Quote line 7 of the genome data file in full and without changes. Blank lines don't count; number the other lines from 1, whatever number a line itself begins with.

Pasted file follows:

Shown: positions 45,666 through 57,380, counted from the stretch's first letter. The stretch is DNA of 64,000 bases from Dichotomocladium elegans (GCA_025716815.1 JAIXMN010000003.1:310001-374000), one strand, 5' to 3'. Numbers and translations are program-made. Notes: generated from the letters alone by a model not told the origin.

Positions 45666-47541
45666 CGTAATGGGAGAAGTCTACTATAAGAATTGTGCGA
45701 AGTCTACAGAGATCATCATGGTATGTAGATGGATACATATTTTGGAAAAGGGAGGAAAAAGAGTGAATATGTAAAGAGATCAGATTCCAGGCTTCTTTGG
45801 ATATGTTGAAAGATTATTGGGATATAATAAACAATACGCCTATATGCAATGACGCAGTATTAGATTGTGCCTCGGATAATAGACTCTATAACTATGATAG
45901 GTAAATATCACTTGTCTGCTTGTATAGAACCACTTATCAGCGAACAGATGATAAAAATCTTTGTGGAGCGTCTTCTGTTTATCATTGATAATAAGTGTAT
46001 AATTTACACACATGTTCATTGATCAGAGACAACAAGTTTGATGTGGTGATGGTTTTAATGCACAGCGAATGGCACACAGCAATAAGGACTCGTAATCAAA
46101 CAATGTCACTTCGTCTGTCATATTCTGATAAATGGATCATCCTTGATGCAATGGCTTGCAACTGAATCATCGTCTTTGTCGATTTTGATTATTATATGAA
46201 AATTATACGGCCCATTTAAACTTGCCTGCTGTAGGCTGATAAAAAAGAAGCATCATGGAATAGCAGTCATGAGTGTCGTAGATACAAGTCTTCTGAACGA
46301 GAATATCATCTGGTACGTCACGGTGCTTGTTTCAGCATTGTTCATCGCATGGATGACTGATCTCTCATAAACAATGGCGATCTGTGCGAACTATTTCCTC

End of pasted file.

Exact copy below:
46001 AATTTACACACATGTTCATTGATCAGAGACAACAAGTTTGATGTGGTGATGGTTTTAATGCACAGCGAATGGCACACAGCAATAAGGACTCGTAATCAAA